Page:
A friend of Jamie Hubley’s says bullying at high school played a part in the teen’s decision to commit suicide, something he had talked about, and blogged about, doing before.
“There were a few times before when he was talking about committing suicide, I had talked him out of it, but I wasn’t there this time,” said Steph Wheeler, a close friend and classmate at A.Y. Jackson Secondary School.
A lot of people loved Hubley, but he was bullied because he was gay, said Wheeler.
On his blog, he wrote about being depressed, cutting himself, suicide and hating school. He also shared a photo collage that shows teens being bullied in one frame and killing themselves in the next.
Another side of him shone through in music. He published videos of his singing on YouTube and recently sang the national anthem at a city council meeting with his high school glee club.
“He was shy but outgoing at the same time. He had a really awkward way of speaking, but he made us laugh, and that’s exactly what he wanted. He seemed like the happiest person on the outside,” Wheeler said.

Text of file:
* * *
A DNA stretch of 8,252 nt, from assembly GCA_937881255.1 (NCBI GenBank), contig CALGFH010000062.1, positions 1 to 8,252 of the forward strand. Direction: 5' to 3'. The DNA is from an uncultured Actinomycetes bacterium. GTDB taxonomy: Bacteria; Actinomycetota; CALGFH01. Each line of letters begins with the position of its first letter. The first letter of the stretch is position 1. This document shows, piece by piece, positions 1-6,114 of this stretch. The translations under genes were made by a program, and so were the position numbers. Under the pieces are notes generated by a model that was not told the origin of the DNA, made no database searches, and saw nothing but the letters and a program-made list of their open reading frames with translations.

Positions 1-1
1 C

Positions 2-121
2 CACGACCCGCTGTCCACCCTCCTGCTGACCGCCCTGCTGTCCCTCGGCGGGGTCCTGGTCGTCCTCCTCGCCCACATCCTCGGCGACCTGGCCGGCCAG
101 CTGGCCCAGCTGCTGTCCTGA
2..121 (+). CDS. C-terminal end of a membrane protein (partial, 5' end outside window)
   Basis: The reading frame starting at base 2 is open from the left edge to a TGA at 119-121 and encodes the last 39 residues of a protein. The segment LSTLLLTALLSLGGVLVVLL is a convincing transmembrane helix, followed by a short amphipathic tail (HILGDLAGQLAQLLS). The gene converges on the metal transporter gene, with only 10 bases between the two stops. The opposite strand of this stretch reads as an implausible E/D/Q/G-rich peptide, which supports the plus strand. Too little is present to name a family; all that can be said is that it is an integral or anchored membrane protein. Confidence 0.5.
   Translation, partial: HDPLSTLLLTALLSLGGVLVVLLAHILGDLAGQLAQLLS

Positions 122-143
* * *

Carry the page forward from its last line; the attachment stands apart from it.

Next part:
Hubley enthusiastically supported a charity called Jer’s Vision that works to stop bullying, homophobia, transphobia and discrimination, said Wheeler. Now she is raising money for Jer’s Vision in Hubley’s memory by selling rainbow bracelets with his name and the word “acceptance” on them.
“I hated high school,” said founder Jeremy Dias. “I would walk around the hallways and people would call me fag or push me around.”
Dias said most people don’t realize that what they think is a one small joke adds up to a “string of torture” for gay kids.
More information about Jer’s Vision is available at jersvision.org.
Wheeler said information about the rainbow bracelets will be posted on the Facebook page Rest In Peace Jamie Hubley.